‘Abe’: Film Review | Sundance 2019

Brazilian documentary filmmaker Fernando Grostein Andrade’s first narrative feature, ‘Abe,’ is a lighthearted YA drama centered on a teen curious about his family’s Middle Eastern culinary heritage.

If there’s another country as geographically and culturally diverse as the U.S., it’s probably Brazil, with its mix of African, European, Asian and native influences. It’s a heritage that serves Sao Paulo filmmaker Fernando Grostein Andrade well as he charts the journey of a New York teenager from a mixed Palestinian-Israeli family searching for his identity by exploring his cultural roots.

Drawing on his personal background and the multifaceted aspects of both Brazilian and American culture, Andrade serves up an enticing dramedy that wholeheartedly celebrates the potential for multicultural cuisine to unite people from distinctly different traditions, even in the face of determined opposition.

The Bottom Line

An appetizing fusion of diverse influences.

That sort of intransigence can pose all kinds of challenges in a politically divided family, but birthday and holiday celebrations tend to be especially stressful. Just ask Abraham Solomon-Odeh (Noah Schnapp), an only child whose Israeli and Palestinian grandparents can barely hold a conversation without disagreeing. His mom, Rebecca (Dagmara Dominczyk), and dad, Amir (Arian Moayed), aren’t much help at keeping peace in the family, even though they claim to be completely agnostic.

So it’s no surprise to Abe when his 12th birthday party devolves into all-out hostilities among his relatives. Everyone claims they want the best for him, but they show pretty scant support for his interests, particularly his passion for food and cooking, which he indulges on his “Abe Cooks” Tumblr blog. Ditching the disgruntled adults to check out a street fair in his multiethnic neighborhood, he tracks down Brazilian chef Chico’s (Seu Jorge) “Mix It Up” kitchen, featuring a fusion of South American, New York and Jamaican flavors.

Dragging Middle East politics into a Brooklyn household may seem conveniently contrived, but Andrade makes this setup work by interweaving conflicting cultural values into the context of the American immigrant experience, with Abe bearing primary responsibility for assimilating his complex heritage. As he searches for a catalyst that could override decades of ingrained bias and bring his relatives together without acrimony, Abe wonders if somehow the flavors and foods of his grandparents’ homeland might hold some clues.

Dreading spending the summer at a cooking camp for clueless newbies where he’s sure to learn little that’s new, Abe practically begs Chico for a job, persuading him to reluctantly agree on an unpaid internship instead. At least it gets Abe into a professional kitchen, where he’s immediately assigned to dishwashing and trash-hauling detail, which only makes his aspirations seem more remote. Convincing Chico that he’s the ideal student of fusion cuisine will require Abe to demonstrate some of his well-honed kitchen skills to win over his new mentor, and his family.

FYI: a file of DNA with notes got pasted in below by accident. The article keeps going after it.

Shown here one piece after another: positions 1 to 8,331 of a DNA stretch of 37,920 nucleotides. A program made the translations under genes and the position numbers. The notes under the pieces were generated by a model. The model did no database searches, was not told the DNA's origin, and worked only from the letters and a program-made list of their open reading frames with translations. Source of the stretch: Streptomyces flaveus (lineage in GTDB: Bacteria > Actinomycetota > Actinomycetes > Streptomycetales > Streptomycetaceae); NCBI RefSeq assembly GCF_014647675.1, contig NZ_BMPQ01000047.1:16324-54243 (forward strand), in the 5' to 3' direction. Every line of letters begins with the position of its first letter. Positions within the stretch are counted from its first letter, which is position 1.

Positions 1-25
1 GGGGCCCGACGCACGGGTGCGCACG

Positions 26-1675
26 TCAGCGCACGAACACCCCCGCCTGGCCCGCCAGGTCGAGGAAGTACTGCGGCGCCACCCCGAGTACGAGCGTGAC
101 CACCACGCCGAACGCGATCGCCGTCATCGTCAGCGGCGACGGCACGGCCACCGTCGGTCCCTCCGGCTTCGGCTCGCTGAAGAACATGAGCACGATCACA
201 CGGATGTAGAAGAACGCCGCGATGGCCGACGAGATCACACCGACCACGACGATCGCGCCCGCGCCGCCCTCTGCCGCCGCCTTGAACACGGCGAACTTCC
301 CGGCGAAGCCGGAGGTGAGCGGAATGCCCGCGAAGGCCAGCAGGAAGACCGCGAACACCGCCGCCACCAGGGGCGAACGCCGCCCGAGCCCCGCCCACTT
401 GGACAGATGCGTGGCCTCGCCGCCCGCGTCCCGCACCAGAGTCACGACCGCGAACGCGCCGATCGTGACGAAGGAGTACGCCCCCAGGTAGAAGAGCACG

Andrade and his Palestinian-American screenwriters seem less concerned about their transparent manipulation of the film’s characters than in setting Abe up for a transformative experience that draws from both his Jewish and Muslim backgrounds. One outcome of this process is some fairly politicized maneuvering by Abe’s grandfathers as they attempt to claim cultural superiority in a contest that may hold little interest for teen viewers and appear overly familiar for many adults.

When they’re focusing on Abe’s point of view, as he posts pics and animated GIFs on his blog or shoots foodie video clips with his phone, the filmmakers come much closer to capturing the head-spinning variety of virtual and actual stimuli clamoring for a typical teenager’s attention. Abe’s ability to integrate these competing inputs, blending them with his culinary and cultural influences, hints at the diversified skill set that younger generations are poised to access in addressing sometimes divisive social issues.

Schnapp, pivoting 180 degrees from the sci-fi horror of Stranger Things, delivers an appealing performance grounded in Abe’s struggle to connect with his family. While this sometimes involves behavior that may not always seem to align with his personality, such as ditching summer camp or lying to his parents, these inconsistencies also reveal Abe’s gradual growth as he stretches beyond his comfort zone to pursue his ambitions.

Although he’s too infrequently seen outside of Brazilian productions, renowned musician and actor Jorge effortlessly demonstrates his artistic versatility, easily adapting to Chico’s position as chef-philosopher while mentoring Abe. For Jorge, it’s a role that relies as much on his mellifluous delivery of English-language dialogue as it does on his soulfully sincere counsel to a confused teen with great potential.

Perhaps cognizant of the appeal of youth-skewing foodie documentaries and reality series like Chef Flynn and MasterChef Junior, Blasco Giurato’s (Cinema Paradiso) cinematography sticks primarily to a realistic style, enlivened by occasional animated sequences and brief video clips.

Venue: Sundance Film Festival (Kids)
Production companies: Spray, Gullane

Distributor: Paris Filmes
Cast: Noah Schnapp, Seu Jorge, Dagmara Dominczyk, Arian Moayed, Mark Margolis, Salem Murphy, Tom Mardirosian, Daniel Oreskes
Director: Fernando Grostein Andrade
Screenwriters: Lameece Issaq, Jacob Kader
Producers: Carlos Eduardo Ciampolini, Noberto Pinheiro Jr., Caio Gullane, Fabiano Gullane
Executive producers: Andrea Giusti, Fabio Golombek, Claudia Buschel, Paula Linhares, Marcos Tellechea
Director of photography: Blasco Giurato
Production designer: Claudia Calabi
Costume designer: Ornella Chiossone
Editors: Claudia Castello, Suzanne Spangler, Bruno Lasevicius
Music: Guilherme Amabis
Sales: Spray Filmes

85 minutes